I rummaged my purse for my phone, swirling around the receipts and the keys and the coins. It took me a full minute to gather enough wits to remember protocol and press three numbers.

With the receiver to my ear, my awareness widened: my cat cowering under a bed, the sundries and the staples and the cheap things spread like dirty frosting across the wall to wall carpeting: costume jewelry and the vinyl place mats and the dirty dishes and the yard sale possessions.  But all the tasty filling, the quality-of-life upgrades, the computers, controllers, and cameras paid for with blood, sweat, and installment plans – all empty spaces.  In the room that my kids shared, everything dumped, yanked out, ripped, emptied, Christmas presents harvested and toted away in a missing backpack.

Material things don’t matter. That’s what good people say on the evening news. Material things can be replaced. But sometimes they can’t. Sometimes when things disappear, they stay gone. In their place are brand new problems, like bitterness, fear and lack.

But I was relatively new to robbery and when the cops showed up, I said white things. I joked like, do come in, gentlemen. I give you: le désastre.  The gaskets in my brain had blown. I folded my arms tight so my body wouldn’t plume out the side.  They stepped awkwardly around all my shitty pieces, snapping flash photos from every angle, piecing together a telescopic image of my scuffed walls and carpet stains, kitty litter crunching underfoot, nerf guns and school papers and garbage cans at max capacity. Opened cupboards full of mess, makeup all over the bathroom counter, hair dryer on the floor, bed unmade.  And me, in rockstar clothes. You couldn’t tell where my life ended and the crime began.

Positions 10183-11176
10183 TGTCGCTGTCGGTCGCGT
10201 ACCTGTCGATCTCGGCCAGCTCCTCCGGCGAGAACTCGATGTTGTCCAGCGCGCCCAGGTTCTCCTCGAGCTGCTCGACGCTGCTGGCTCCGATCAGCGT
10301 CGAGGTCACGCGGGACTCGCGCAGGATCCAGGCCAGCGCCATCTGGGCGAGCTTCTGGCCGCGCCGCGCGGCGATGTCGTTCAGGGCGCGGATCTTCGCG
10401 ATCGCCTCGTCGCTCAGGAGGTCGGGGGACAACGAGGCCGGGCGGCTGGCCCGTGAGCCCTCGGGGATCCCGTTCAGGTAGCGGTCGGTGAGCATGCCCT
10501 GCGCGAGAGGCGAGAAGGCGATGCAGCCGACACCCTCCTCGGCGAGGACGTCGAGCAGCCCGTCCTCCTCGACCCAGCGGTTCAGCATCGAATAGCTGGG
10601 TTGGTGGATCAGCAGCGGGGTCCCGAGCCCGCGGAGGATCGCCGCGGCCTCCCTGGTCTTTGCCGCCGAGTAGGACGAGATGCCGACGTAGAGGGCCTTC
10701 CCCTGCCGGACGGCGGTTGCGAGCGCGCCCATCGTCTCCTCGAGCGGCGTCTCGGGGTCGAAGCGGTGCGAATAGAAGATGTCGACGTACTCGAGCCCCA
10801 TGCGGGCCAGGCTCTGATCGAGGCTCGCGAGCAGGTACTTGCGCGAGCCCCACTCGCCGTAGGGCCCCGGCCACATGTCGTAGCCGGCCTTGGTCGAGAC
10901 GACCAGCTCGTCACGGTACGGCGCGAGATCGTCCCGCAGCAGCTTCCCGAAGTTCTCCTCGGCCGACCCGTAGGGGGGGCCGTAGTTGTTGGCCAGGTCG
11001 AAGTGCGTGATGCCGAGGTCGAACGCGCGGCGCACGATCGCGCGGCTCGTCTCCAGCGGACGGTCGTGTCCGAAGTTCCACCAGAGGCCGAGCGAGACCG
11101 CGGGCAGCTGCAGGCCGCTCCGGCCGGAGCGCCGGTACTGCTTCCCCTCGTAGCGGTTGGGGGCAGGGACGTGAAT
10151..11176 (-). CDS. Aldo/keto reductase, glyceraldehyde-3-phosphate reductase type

While I waited for the cops to finish their work, I peered outside at the police cruisers parked by my mailbox. In every direction, my neighbor’s houses were shuttered up tight. Not so much as one curiously parted window blind. I might as well have been living in a colony on the moon.

It was 1 o’clock n the morning. They gave me a business card, a case number, a warning. It was probably just some kids, they said. Kids. Oh good, just kids! Send in the helicopter, amiright? Ha. No worries, material things, who needs them?

I was glad when they left. It was awkward for everyone, the way I stood there, ankle-deep in the discarded hulls, the airless window panes sucking away all the matter. I would be just fine. Everything would be fine. It was just extra stuff, and I was just an extra person, in an empty space. There was no real emergency here.  I thanked them, in fact. Sunrise would come, albeit a frictious accretion disk around a black hole, but still. Sun.

copyright © K. Dawn Goodwin 2016